Home > Development, Plans > Rewriting the long-term study list, Part 3.

Rewriting the long-term study list, Part 3.

As I promised I will report on the progress of the rewritten long-term study list. It’s not finished yet but it’s progressing well and I expect it done within a few days. There is not much I can illustrate with screenshots, as most of the changes affected parts of the program that prevented me from rewriting the study list before.

Managing long-term study list items:

After adding items and pressing the “Long-term study”  button, the student is presented with all the words added to the list. There are currently 2 views on the window for viewing the new words queued for testing and for browsing the already tested items and their study data. (Statistics not done yet.) This window also has an input field for changing the meaning of words in tests, so if you missed something in the import process, you can still make those changes.

In cases when a word doesn’t have all items included for testing out of the three possibilities (written, kana form and meaning), the user can invoke the import window from a popup menu. Test priorities can be changed from that menu too. I didn’t want to include this option at first, because I personally like controlling the exact order of new words in the test, but I had to change my mind for practical reasons. The word listing can be reordered by several columns and filtered (eg. by kana reading), so it wouldn’t be easy to change their test order unless I added another view where the items are only presented in their order of inclusion, but that would have resulted in bad user experience. (Imagine having to decide what each view does when they all look almost the same.)

Testing:

This is just a design time view of the testing window. Only one set of controls will be visible at the bottom of the window, and their current layout will also change.

There are two input fields here. The top one is for entering meaning, the bottom one is for entering kanji/kana during the test. These fields will only be present if the student wants them to (it depends on the settings), but they won’t affect the outcome. The buttons for selecting the result will still be presented. Notice that there are 4 buttons for this. Once again I have changed my mind and dismissed the idea of only using the 2 buttons from the first long-term study test. The 2 main buttons are still there in the usual position, and they will work similarly to the original version. The first one makes the word get repeated “soon” in the same session, lowering its score, while the second one is for accepting the answer and moving on.

On the far right there are two new buttons for better control. More often than not I knew the answer to a specific question, but felt that I needed to review them too soon. That’s why there is one button for doing that without affecting the word’s score. The result is very similar to the “Can’t recall” button in that the word will be repeated soon, probably in the same session. There is also a fourth button for cases when the word is so familiar it got boring.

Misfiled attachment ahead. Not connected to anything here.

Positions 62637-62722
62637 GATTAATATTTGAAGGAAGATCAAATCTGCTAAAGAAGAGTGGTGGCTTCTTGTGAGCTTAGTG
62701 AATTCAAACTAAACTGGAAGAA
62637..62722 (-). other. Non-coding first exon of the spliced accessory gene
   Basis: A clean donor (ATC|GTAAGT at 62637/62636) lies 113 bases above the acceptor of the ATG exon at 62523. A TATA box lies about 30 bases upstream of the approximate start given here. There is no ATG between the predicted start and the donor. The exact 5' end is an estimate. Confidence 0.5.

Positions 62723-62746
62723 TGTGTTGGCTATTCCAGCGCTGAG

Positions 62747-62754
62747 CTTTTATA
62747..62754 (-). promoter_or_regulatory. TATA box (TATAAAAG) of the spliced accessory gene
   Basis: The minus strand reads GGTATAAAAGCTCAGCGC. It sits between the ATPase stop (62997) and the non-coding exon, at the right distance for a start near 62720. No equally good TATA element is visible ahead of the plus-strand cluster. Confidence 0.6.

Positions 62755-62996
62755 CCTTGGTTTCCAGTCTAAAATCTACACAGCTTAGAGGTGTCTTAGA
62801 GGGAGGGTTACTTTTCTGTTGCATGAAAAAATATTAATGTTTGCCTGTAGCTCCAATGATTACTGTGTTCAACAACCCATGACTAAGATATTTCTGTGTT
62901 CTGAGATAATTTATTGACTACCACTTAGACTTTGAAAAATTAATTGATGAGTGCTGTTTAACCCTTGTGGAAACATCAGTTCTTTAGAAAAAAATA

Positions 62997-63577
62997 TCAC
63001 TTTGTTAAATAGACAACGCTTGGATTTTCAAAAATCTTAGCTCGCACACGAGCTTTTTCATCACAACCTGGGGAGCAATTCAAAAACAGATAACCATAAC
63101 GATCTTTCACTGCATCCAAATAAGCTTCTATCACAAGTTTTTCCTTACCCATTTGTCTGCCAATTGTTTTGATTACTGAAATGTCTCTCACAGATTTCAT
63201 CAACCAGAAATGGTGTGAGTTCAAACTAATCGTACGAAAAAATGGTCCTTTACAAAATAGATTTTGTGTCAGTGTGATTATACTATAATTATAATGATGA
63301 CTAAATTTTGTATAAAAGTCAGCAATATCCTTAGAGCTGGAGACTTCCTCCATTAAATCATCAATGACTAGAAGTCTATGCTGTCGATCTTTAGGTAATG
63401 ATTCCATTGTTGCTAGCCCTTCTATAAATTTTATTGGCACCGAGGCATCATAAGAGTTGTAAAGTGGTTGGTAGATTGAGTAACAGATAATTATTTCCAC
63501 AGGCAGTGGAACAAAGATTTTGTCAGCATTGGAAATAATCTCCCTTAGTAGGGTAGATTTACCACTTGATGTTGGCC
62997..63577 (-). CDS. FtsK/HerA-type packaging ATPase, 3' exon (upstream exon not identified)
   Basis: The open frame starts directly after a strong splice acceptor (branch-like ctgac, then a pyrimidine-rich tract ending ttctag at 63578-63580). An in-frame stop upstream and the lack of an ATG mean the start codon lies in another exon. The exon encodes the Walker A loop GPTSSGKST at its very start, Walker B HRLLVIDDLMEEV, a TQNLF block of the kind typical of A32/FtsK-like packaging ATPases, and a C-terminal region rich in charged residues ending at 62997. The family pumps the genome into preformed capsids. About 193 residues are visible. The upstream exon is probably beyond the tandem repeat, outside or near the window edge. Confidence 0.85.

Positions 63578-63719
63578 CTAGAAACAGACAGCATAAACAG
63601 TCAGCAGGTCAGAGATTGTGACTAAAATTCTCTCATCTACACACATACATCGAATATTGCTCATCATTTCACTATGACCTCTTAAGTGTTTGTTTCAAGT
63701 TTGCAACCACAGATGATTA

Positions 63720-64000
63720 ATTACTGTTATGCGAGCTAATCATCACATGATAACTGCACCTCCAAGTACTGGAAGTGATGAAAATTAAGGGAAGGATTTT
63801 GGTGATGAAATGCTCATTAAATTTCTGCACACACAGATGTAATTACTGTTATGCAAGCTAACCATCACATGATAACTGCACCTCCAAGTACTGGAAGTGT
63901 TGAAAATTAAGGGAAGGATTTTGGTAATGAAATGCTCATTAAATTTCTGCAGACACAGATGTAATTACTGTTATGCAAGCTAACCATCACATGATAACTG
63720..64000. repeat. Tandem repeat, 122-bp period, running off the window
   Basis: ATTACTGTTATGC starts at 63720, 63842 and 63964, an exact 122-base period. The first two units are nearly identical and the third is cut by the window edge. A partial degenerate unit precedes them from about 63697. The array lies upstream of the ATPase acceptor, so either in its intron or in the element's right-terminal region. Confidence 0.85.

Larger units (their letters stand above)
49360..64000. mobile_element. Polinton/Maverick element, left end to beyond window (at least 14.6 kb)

There is another change compared to the first version of the test. The student can now input the written form of the word including the kanji, using the written kanji recognition. It still can’t recognize kana input drawn with the mouse (you will have to type that), but with this feature practicing writing kanji is a possibility too.

Problems with automatically selecting new items to test:

I’m currently working on composing the list of words to be included in a testing session. Those who’ve never tried designing such a system probably can’t understand why does it take so much time and why is it so difficult. This task was much easier in the old long-term study, because zkanji picked the words that were due at a given day in the order of their date to be tested, and the new words were included at the front of the test. It was simple and straightforward. This have changed with item priorities and dynamically changing lists. The test can be stopped any time and the result must be saved immediately, and zkanji should remember failed cards to be able to present them soon again, which makes things difficult. The biggest problem (at the moment) is not this though. The one thing giving me headache right now (apart from not sleeping enough) is that I want to space out the items for the same word to different study sessions, and if possible different days. If two questions about the same word appear too close to each other the student might still remember the answer from short-term memory.

I don’t want to get into details more than this because the algorithm for deciding the order of tested items is not written yet. See you next time after I have (hopefully) solved all the problems!

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  1. xamethx
    December 4, 2010 at 3:36 am

    Nice changes. These extra 2 buttons are good decision.

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